The following morning, day two of our stay in Kovalam, we decided to make our way into the big city, Thiruvananthapuram (Trivandrum) to do some window-shopping. I asked the concierge which was the best way to get to the city. Auto-rickshaws (tuk-tuks) and air-conditioned taxis were parked outside the hotel. We had a hankering to try a tuk-tuk, purely for the experience, but if the hotel advised against it or offered a free shuttle bus, we would obviously take that into account.

“Tuk-tuk is the best way, Sir, but not today,” he said.
“Why not today?” I asked.
“Tuk-tuks all on strike today, Sir. They will start work again at 6pm, but I doubt whether many shops will be open in the city then.”

It seems that an incident had occurred somewhere – he did tell me but I can’t recall details except that it involved the death of a driver – that caused drivers to take action from, I believe, 8am – 6pm on that date. Tuk-tuks are so important in the area that many establishments wouldn’t open if they weren’t running. We want for a walk instead.

One of the first things we saw was a dog pretending to be Eos. This one had clearly worked out the best place to take shade from the sun.

Though he eventually turned up for a group scavenge with the crows.

Great Egret

One of Kovalam’s three beaches A closer look Back at the hotel, the pool area was well used Pretty, but noisy!The lady who looked after our floor made this superb elephant sculpture from our towels. It seemed almost disrespectful to destroy it just to dry ourselves.Later, there really is something special about birds and a setting sun. I am never quite sure about dressing hospitality staff in traditional forms of attire that are no longer normal or relevant, but this man seemed to take such a pride in his position and in his uniform, that I felt almost honoured to take his photograph with a pretty lady by his side.The next day, we took our tuk-tuk ride. I had read horror-stories of riding in these things, but had mostly dismissed them, simply through having seen so many of the things being driven, and people climbing out of them showing clear signs of being still alive, and even smiling. So we hailed one, negotiated a price and destination, recognising that we were going to be ripped off but not caring for two reasons:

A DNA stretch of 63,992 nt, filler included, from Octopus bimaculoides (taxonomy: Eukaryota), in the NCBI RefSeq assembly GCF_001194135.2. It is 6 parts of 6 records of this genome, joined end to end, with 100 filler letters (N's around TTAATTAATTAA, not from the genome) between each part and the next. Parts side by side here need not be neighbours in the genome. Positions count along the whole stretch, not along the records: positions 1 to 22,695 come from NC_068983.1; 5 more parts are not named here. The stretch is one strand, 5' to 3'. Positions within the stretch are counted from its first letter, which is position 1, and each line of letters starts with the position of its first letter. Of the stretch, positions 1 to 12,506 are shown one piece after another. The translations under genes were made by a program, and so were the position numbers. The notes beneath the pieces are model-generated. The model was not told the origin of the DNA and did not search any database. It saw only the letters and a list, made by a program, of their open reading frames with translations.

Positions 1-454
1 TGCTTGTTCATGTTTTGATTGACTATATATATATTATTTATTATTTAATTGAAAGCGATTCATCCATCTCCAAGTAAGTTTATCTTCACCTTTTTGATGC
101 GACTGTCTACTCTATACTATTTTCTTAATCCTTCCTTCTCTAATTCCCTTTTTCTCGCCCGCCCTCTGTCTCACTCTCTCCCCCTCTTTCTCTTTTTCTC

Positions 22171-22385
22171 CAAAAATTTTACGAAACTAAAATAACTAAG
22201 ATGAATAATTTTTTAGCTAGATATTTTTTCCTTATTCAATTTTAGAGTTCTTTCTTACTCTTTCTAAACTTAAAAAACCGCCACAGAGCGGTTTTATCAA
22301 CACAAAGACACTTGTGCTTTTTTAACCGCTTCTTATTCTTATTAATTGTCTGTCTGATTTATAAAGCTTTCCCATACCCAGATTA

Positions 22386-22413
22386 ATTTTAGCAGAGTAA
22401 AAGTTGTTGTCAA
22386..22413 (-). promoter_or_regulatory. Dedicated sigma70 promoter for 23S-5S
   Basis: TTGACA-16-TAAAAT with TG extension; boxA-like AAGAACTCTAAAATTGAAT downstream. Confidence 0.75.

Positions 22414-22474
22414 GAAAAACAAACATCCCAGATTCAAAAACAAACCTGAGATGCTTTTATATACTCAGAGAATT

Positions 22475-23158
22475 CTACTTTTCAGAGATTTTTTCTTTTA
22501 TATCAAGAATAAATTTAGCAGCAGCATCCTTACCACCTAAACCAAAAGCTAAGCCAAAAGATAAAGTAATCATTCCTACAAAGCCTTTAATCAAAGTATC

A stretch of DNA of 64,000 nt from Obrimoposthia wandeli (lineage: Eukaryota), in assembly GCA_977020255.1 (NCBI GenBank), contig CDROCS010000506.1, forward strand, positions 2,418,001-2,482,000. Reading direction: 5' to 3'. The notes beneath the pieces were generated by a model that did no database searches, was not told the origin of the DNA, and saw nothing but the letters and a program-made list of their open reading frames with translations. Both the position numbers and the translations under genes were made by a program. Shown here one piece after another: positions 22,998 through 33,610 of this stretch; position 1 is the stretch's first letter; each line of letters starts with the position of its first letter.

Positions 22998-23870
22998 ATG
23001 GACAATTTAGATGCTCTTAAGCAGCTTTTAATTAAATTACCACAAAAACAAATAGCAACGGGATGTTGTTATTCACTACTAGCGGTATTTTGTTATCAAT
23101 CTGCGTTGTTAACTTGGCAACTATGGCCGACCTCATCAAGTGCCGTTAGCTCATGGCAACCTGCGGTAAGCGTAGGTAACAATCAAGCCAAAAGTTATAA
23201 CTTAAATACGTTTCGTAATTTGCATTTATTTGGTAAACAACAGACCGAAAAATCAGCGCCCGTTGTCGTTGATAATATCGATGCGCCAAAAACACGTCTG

1. the exchange rate to the Rupee was about Rs85 : £1, so every Rs100 he charged was only about £1.20, and
  2. the fellow didn’t make any money the previous day, but still has to feed his wife and children (and although I couldn’t remember what the strike was about, it was not for pay or conditions). and he was a very nice man, and proud of his machine.

The hotel boasts a number of restaurants. The one we chose is partly open to the environment, and is permeated by the sounds of birdsong. I hunted down and located the culprits. Here is the main hotel foyer (taken on the rear camera of my phone)and here, in part to prove just how bad my phone’s front camera is, a selfie (the only time all holiday that I got the selfie stick out of its hiding place) showing, left to right, the hotel guest services manager, the public relations manager, me, Clare, and the lady who looked after our room and made that fabulous elephant. Time for some sunsets? Just before midnight that evening, Shafi turned up to take us to the airport for our flight back. That was quite a big thing for us. We had assumed that he had been reassigned, after we hadn’t seen him since we arrived in Kovalam. It turns out that he invented an excuse to avoid starting his next job for a couple of days. He wouldn’t tell us what excuse he used, but his real reason was that he wanted to be the one to take us to the airport. Thus, apart from the tuk-tuk trip that day, Shafi had been our driver, guide and friend for the whole trip.